Introduction

For a variety of reasons, trade-mark registrations are often owned by one member of a corporate organization and used by another. In these circumstances, it is sometimes assumed that trade-mark rights can be shared among subsidiary and affiliated members without having any formal agreements in place.

This casual corporate use of trade-marks can threaten the validity and enforceability of the shared trade-marks. First, local affiliates may find it impossible to enforce the trade-marks they use.  Second, as highlighted by a recent case decided in the Federal Court of Appeal, the validity of the organization's trade-marks may be put at risk.

The Spirits International case1

Spirits International B.V. ("Spirits B.V.") held a Canadian trade-mark registration for MOSKOVSKAYA RUSSIAN VODKA & Design.  A third party made a request pursuant to section 45 of the Trade-marks Act to cancel the registration for non-use. Section 45 is a "use it or lose it" provision that requires a registration holder, upon receiving a request, to provide evidence showing that it has used the trade-mark in the three years prior to the request.  If it is unable to show any such use, the trade-mark will be expunged.

The key difficulty for large corporations is to show that "use" of a trade-mark by the trade-mark user (e.g., a subsidiary) amounts to use of the trade-mark by the corporate affiliate (e.g., the parent company).  Section 50 of the Trademarks Act dictates that use by an entity will only accrue to the benefit of the trade-mark owner where the trade-mark owner has "direct or indirect control of the character or quality of the wares” associated with the trade-mark.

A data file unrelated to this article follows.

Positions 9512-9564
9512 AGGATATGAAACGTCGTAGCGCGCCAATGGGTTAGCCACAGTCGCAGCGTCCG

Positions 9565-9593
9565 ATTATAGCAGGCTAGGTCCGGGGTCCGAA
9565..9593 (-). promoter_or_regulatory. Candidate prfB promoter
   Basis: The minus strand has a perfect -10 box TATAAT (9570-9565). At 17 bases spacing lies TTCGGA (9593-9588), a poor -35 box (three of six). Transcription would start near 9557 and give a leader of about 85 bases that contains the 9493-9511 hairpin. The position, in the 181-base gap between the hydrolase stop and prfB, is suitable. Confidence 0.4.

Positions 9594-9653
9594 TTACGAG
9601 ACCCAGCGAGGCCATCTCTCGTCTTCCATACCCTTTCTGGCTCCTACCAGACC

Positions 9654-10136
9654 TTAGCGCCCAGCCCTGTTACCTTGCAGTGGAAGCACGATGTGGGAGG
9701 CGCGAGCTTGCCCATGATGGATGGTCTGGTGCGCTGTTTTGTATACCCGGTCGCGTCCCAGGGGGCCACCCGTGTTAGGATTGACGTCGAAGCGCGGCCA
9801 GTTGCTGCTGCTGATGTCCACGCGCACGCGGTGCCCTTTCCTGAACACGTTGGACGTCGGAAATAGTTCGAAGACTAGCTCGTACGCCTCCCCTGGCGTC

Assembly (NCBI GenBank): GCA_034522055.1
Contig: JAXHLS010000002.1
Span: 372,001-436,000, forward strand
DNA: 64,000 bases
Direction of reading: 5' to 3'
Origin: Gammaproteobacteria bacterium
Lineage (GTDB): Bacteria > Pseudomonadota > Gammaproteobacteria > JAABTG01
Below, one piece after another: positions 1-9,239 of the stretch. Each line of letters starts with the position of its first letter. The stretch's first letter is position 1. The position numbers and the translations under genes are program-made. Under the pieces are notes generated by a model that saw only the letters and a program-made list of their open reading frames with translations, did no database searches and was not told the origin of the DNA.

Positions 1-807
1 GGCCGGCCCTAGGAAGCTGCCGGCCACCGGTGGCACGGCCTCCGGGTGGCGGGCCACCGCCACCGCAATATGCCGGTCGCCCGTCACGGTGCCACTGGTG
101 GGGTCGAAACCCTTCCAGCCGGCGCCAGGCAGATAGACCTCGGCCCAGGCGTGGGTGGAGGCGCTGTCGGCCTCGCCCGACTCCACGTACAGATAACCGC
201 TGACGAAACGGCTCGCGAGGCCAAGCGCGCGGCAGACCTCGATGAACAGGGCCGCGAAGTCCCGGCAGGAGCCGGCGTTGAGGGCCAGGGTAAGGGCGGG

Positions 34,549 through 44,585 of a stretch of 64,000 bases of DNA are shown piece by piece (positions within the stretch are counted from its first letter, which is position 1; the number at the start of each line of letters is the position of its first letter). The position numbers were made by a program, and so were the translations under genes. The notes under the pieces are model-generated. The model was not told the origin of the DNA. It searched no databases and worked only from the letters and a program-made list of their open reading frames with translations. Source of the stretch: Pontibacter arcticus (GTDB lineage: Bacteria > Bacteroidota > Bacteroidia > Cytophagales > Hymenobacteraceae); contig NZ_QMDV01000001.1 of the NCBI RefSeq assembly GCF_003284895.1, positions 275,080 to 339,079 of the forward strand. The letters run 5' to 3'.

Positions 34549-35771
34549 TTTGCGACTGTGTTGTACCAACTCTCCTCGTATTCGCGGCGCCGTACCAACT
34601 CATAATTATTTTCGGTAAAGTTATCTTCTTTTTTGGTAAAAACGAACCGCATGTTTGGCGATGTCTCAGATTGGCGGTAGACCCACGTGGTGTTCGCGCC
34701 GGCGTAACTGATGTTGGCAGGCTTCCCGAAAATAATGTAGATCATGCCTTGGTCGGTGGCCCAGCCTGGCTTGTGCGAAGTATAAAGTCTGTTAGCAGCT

In this case, Sprit B.V.’s response to the section 45 notice only ever referred to a corporate entity that included Spirit B.V. itself as well as a number of other entities. The hearing officer found that while Spirit B.V.'s response to the section 45 notice suggested that the trade-mark was being used in Canada, it was unclear whether that use was by Spirit B.V. itself, or subject to sufficient control by Spirit B.V. to amount to use by Spirit B.V.

On the basis of this ambiguity, the Registrar found that the evidence of use was insufficient to maintain Spirit B.V.'s trade-mark registration.

Spirits B.V. appealed and tendered additional evidence before the Federal Court. Spirits B.V. alleged that the mark was actually used in Canada by S.P.I. Spirits (Cyprus) which was owned, along with Spirits B.V. by S.P.I. Group SA. However, the Federal Court (2011 FC 805) found that the evidence did not sufficiently resolve the deficiencies in the evidence before the Registrar, and particularly did not provide evidence of control sufficient to give Spirits B.V. the benefit of use by the related companies.

Spirits B.V. appealed to the Federal Court of Appeal. In its decision (2012 FCA 131) the Federal Court of Appeal held that there was sufficient evidence that Spirits B.V. controlled the character and quality of the wares sold by S.P.I. Spirits (Cyprus) in Canada.  Therefore, the Court allowed the appeal and Spirits B.V.'s trade-mark registration was maintained.

Conclusion

While Spirits B.V. ultimately maintained its registration without having a written license arrangement, it was forced to litigate the matter all the way to the Federal Court of Appeal.

To avoid the need for protracted litigation, companies having subsidiaries or affiliates should ensure that written licenses are in place for any trade-marks owned by the company and used by such entities.  Further, those licenses should be reviewed to ensure that they contain control provisions that are sufficient to meet the test for control under section 50 of the Trade-marks Act (and such control should actually be exercised).  Otherwise, as was nearly the case for Spirits B.V., trade-mark rights may be lost altogether.